Cybercrime is growing.

The Internet of Things (IoT) is seeing rapid growth and bringing along many security problems. There are too many poorly protected devices coming out, many with default usernames and passwords. These are easy targets to be compromised, giving access to your network, jeopardizing your data, or potentially being used to power a botnet or launch other attacks.

Other contributing factors to cybercrime’s growth include new attack technologies, cybercrime-as-a-service and the increased financial sophistication of cybercriminals in their business schemes. The question is no longer “if” your business will be targeted, but “when”. With much anticipated new technologies come new attack vectors, which makes constant vigilance a requirement.

If we truly see our data as valuable, we need to ensure that it’s secured, insured, and treated with careful diligence. Our business and personal data move around the internet continuously and criminals are always creating new ways to sabotage it. This means securing your information is more important than ever.

Cybercriminals will be more aggressive.

There are so many ways criminals can gain entrance to your business: accessing servers, planting malicious code, calling or emailing employees, and stealing mobile devices. Even worse – cybercriminals might already be inside – waiting on your network, working as a contractor, or sitting at a desk as an employee.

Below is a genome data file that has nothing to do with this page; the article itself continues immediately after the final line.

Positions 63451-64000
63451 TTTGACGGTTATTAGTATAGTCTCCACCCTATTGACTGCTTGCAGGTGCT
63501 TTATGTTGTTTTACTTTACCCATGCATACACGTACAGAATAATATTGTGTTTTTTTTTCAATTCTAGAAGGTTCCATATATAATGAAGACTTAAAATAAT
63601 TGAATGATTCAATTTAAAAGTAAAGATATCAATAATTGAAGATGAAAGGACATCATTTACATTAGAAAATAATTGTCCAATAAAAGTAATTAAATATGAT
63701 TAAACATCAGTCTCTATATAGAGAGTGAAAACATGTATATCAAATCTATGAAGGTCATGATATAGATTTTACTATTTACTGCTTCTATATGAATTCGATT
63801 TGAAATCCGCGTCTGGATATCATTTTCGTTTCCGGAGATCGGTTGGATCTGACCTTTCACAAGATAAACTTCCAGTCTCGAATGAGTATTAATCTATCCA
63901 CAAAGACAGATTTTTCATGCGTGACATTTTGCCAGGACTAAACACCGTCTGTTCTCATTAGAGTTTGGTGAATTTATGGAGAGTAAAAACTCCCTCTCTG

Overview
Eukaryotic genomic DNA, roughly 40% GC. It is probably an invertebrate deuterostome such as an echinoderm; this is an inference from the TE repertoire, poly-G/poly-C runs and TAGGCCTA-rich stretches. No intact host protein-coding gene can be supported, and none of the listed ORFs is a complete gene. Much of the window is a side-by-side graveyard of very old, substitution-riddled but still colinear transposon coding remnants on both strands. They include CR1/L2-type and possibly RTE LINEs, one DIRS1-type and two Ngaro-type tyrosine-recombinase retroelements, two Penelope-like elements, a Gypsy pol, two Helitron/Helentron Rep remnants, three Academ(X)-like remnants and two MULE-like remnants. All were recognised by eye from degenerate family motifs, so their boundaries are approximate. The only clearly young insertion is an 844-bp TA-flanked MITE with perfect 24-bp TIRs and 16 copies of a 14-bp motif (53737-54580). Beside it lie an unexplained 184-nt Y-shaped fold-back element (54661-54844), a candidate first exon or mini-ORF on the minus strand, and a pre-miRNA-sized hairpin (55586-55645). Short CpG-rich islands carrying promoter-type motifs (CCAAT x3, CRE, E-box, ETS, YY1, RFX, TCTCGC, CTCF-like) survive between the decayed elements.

Cybercrime daily estimates run as high as 4,000 ransomware attacks, 33,000 phishing attacks and 80 billion malicious scans. That equates to the potential to lose over 1,000,000 records to malicious actions.

A 2018 McAfee report on the Economic Impact of Cybercrime, found that it costs the global economy around $600 billion a year. That’s up from $500 billion in 2014, or around 0.8 per cent of global GDP. The report’s author, James Lewis and a senior vice president at CSIS (the Center for Strategic and International Studies), noted that “cybercrime is relentless, undiminished, and unlikely to stop.”

The spending on countermeasures will grow along with cybercrime. With the combination for GDPR compliance, risk management, privacy measures, and security services, Gartner predicts that global information security spending will exceed $124 billion in 2019, up about 20% from 2018.

Increased worldwide response to cyberthreats.

Let’s face it – it needs to go beyond the constant upgrading of business security measures. Cybercriminals need to be crippled with a push for tougher cybersecurity laws, increased international law enforcement, and severe penalties for nations that harbor cybercriminals.

The worldwide response level will be the biggest factor in our ability to prevent future consequences that could break our trust in the Internet and damage continued economic growth and social impact. National security will be a strong driver for governments to strengthen technology policy and international cooperation.

As the number of connected devices continues to grow, so will action on the international stage to protect online activity, establish trust, and protect privacy. In the end, with new technologies will need to come new security models and new responses.


Cybercrime defense is possible.

With an escalating threat landscape, security management requires time, research, and expertise meaning your IT staff may need support to stay compliant. We can tailor a solution that closes gaps and provides ongoing support. Contact us to stay secure.